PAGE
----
319 words essay on Famines


Indian agriculture, on which the country depends for its food supply depends on its turn on annual monsoons. If the monsoon breaks at property time and brings sufficient rains, the crops are abundant but if it falls late, the crops fall and agriculture is brought to a standstill and the result is the dearth of food or famine with all its terrible consequences.

As there is no reason to think that the climate of India has radically changed in historical times, famines must have been as frequent and severe in older times as they are today. If we drove not many historical records of famines in the past, this is due to fact that ancient histories, which were devoted mainly to description of wars, the policy of kings and the intrigues of royal courts, considered the lives and sufferings of the common people beneath their notice.

In fact famines are not today the terrible disasters they were in the old days. Before the introduction of railways and good roads, a famine stricken district was helpless. In that district, there was little or no food and as food could not be brought from a distance, the people simply died of starvation by the thousands. The introduction of roads and railways has changed the character of famines. Nowadays in famine stricken district there is no lack of food and hence no starvation from absolute dearth of food.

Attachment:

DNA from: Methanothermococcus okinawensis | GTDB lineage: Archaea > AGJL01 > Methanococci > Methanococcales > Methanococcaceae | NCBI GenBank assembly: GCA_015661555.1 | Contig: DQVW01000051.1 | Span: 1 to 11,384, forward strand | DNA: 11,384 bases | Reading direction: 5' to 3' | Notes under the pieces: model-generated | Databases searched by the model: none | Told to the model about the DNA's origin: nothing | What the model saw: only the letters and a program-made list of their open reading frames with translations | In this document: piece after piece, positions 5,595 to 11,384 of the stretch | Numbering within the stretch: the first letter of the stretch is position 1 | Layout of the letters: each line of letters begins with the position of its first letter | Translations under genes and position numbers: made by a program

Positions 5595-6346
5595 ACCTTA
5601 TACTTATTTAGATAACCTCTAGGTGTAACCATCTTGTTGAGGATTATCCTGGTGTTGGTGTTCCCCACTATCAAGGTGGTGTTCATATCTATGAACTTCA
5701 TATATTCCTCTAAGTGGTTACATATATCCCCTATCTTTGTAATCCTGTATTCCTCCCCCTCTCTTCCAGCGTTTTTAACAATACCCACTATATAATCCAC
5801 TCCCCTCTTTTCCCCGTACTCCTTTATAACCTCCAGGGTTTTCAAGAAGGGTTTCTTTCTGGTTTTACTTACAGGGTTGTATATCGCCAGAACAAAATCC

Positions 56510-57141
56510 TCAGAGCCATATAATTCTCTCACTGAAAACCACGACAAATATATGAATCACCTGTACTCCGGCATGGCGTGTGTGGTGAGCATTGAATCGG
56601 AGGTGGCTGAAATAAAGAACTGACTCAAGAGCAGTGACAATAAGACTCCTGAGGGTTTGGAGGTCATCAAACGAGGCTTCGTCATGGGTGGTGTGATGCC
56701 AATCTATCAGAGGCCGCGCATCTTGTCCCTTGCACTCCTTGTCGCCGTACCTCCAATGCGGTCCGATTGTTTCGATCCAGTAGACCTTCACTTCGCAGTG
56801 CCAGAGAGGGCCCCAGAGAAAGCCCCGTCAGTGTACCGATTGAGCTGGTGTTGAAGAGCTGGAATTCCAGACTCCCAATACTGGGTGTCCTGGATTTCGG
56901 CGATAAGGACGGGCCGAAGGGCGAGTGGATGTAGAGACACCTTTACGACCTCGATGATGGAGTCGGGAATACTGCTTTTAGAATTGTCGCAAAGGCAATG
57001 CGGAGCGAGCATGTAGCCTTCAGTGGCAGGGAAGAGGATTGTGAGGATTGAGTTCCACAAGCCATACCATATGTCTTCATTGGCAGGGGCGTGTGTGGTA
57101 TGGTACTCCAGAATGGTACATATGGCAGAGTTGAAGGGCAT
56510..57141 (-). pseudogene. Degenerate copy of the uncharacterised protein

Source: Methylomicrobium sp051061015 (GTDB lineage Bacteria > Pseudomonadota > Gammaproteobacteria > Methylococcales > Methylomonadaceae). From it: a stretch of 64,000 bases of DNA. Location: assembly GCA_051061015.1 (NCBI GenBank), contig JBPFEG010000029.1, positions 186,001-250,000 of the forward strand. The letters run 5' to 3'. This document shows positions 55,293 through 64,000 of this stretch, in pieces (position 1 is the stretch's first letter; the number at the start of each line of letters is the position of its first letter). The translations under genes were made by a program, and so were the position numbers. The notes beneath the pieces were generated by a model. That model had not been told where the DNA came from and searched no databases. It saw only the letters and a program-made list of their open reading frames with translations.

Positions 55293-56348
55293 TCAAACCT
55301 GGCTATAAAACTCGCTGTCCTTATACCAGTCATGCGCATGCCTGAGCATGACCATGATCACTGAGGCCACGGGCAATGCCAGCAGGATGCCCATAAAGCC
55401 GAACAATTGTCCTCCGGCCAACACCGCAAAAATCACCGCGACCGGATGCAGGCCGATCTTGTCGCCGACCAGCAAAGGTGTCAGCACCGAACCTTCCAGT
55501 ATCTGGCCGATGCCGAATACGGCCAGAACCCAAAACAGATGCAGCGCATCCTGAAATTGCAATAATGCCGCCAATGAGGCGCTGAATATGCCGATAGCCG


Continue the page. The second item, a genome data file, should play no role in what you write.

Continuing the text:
The difficulty, however, remains that the poor people, who are thrown out of the work by failure of monsoon, have no money to buy food. But this difficulty has been met by an elaborate system of Government famine relief. It opens famine relief works, on which the out of work people are employed at fair wages which enables them to buy food. Hence in a modern time famines have fewer deaths due to starvation and it has been robbed of much of its terrors.


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